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AGATHA CHRISTIE'S LEARNING DISABILITY

Details

Publisher
Canadian Psychological Association
Copyright
Copyright © 1988 by Canadian Psychological Association
ISSN
0708-5591
eISSN
0708-5591
D.O.I.
10.1037/h0084531
Publisher site
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AGATHA CHRISTIE'S LEARNING DISABILITY

Abstract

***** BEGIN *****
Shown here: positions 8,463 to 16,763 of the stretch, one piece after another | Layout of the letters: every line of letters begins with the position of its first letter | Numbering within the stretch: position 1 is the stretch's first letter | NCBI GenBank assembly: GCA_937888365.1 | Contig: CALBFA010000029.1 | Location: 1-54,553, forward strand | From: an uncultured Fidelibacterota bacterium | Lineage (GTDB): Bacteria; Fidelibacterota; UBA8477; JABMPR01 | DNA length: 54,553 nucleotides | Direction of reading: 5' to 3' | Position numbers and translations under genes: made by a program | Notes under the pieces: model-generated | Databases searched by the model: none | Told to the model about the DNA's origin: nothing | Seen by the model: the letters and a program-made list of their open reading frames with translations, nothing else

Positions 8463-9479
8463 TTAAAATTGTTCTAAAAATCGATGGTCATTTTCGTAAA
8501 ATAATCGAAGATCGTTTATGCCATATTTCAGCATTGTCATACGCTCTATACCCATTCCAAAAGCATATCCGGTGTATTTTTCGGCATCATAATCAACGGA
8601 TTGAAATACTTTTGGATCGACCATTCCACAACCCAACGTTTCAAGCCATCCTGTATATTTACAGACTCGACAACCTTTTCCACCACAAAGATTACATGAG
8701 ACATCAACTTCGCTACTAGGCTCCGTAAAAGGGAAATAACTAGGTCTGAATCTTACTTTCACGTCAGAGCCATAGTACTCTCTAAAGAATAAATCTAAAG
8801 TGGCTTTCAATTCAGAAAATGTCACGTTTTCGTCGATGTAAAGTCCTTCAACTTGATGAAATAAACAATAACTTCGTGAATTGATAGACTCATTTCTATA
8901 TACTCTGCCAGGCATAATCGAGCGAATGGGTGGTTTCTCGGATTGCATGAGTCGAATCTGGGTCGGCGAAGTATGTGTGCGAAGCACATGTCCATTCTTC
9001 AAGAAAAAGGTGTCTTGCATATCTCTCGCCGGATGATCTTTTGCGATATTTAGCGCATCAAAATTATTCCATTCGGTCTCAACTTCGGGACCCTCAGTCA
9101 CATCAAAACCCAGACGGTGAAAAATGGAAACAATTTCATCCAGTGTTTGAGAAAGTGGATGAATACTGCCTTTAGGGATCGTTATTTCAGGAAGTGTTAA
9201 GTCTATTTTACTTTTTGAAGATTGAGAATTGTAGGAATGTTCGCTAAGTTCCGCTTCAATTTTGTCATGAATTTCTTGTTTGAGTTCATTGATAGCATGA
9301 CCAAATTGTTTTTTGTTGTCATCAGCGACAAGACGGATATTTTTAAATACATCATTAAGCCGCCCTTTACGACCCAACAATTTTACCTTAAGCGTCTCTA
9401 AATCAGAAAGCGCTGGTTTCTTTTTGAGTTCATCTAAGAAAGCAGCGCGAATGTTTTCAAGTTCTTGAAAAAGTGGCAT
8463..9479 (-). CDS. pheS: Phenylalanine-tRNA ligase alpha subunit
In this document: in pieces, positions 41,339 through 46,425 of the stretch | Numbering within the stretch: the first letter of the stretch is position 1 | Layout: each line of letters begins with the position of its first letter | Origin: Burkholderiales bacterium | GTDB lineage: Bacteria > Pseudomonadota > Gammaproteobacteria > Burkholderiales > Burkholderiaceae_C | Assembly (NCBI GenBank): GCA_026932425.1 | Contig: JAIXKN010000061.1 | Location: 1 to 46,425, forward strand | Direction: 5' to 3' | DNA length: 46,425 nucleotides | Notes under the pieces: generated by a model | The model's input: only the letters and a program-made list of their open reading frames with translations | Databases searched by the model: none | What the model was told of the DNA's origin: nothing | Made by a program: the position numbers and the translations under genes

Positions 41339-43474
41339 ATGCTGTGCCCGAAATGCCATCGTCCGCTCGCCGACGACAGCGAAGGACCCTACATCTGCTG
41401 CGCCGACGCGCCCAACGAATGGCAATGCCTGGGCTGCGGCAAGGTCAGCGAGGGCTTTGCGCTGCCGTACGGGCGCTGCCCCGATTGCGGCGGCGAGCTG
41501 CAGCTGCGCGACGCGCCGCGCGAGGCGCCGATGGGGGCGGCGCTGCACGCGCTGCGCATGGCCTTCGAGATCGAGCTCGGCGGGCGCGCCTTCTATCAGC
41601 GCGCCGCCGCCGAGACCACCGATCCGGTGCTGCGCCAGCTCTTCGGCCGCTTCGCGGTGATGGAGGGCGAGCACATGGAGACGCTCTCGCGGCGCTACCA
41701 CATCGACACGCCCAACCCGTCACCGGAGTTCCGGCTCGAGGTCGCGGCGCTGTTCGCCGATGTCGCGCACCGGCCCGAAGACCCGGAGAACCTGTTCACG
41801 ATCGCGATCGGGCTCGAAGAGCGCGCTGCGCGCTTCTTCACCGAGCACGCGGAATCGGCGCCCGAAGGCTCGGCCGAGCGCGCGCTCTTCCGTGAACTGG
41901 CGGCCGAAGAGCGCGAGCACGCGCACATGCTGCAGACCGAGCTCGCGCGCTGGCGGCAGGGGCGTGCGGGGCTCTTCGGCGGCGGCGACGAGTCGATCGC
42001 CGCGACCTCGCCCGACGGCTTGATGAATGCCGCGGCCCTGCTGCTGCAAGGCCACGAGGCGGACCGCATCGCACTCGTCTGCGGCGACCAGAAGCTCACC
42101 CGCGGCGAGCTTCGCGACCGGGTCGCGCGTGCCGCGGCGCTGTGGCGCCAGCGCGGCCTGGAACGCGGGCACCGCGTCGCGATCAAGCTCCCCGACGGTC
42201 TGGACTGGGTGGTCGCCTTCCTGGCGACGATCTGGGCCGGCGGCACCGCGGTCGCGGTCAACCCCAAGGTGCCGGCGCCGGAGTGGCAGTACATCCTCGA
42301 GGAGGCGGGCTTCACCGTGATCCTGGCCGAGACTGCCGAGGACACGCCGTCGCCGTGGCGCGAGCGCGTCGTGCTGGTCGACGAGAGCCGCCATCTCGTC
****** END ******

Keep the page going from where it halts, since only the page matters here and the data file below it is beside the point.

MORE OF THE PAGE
<p>Agatha Christie had a learning disability. It may seem paradoxical that a woman who was one of the most popular and prolific writers in the English language had a learning problem. In this paper I will review the evidence for this diagnosis of learning disability.</p><p>Based on a review of the data presented in her autobiography ( Christie, 1977 ) and biographies ( Feinman, 1975 ; Morgan, 1984 , Murdoch, 1976 ), I have concluded that Agatha Christie had a disability variously known as "developmental output failure," "dysgraphia," "writing backwardness," "arithmetic/written work disability," described in publications such as Kinsbourne and Warrington (1963) , Levine, Oberklaid, and Metzger (1981) , Rourke and Finlayson (1978) , Siegel and Feldman (1983) , Siegel and Heaven (1986) , and Spellacy and Peter (1978) .</p><p>This disability involves a number of characteristics including difficulties with some or all of the following: written work, spelling, computational arithmetic, fine motor coordination, rote learning (for example, memorizing the times tables or French verb conjugations), and shortterm memory, in spite of good oral language and reading skills.</p><p>Agatha Christie had great difficulty with spelling throughout her life. "Her spelling was always of the hit and miss sort that characterises people
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